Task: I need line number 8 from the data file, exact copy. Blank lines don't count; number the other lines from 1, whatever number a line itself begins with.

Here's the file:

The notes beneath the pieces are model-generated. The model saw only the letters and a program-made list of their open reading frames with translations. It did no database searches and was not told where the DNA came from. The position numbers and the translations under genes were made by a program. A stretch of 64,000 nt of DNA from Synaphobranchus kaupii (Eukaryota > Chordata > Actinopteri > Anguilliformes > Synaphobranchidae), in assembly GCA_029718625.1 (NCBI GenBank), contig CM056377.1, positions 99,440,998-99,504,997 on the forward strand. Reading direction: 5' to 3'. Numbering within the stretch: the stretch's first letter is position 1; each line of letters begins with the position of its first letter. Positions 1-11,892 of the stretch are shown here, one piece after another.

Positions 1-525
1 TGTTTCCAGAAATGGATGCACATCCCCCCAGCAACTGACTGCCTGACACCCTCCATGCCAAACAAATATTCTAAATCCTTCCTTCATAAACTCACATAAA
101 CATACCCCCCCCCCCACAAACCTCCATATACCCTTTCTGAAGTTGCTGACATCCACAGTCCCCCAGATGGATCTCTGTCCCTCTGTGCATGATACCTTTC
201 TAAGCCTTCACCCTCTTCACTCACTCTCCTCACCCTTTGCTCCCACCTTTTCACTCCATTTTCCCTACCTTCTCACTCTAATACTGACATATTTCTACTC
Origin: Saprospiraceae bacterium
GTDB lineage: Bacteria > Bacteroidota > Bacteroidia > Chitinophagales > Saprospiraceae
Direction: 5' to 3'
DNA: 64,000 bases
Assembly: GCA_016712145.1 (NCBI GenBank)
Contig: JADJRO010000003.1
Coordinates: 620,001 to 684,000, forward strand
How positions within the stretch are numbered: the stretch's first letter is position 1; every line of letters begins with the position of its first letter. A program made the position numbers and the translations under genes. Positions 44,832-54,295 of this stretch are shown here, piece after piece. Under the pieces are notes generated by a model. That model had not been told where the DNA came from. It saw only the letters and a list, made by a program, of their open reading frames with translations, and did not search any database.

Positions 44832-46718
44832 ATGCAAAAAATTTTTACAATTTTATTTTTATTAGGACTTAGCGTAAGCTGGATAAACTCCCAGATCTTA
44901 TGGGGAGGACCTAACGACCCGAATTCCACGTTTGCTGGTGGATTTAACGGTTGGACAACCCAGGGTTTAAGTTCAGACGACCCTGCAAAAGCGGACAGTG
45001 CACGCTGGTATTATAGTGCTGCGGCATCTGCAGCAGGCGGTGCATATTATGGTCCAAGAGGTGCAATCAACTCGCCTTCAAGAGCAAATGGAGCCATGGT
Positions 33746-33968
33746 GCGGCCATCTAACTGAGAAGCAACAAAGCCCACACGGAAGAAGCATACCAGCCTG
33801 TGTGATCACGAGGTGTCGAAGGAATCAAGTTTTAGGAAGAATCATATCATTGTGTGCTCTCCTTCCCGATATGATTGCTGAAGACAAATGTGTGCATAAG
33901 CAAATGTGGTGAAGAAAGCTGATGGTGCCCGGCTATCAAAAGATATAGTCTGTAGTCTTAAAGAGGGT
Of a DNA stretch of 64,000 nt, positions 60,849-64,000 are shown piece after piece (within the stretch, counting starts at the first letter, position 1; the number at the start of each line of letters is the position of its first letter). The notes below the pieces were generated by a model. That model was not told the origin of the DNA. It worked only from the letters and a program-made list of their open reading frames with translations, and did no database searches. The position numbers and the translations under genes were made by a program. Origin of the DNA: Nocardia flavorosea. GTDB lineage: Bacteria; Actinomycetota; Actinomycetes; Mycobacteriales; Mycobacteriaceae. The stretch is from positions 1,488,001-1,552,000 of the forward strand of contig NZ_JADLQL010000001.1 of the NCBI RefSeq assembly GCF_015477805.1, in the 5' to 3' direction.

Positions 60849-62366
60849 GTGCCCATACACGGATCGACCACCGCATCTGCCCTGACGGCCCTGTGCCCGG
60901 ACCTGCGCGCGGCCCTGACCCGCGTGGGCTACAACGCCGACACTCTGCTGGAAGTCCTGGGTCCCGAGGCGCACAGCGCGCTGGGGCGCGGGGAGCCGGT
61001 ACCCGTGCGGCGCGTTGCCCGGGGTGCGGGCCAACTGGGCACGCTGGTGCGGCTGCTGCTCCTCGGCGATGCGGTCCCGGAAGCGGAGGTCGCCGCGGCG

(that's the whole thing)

Direction: 5' to 3'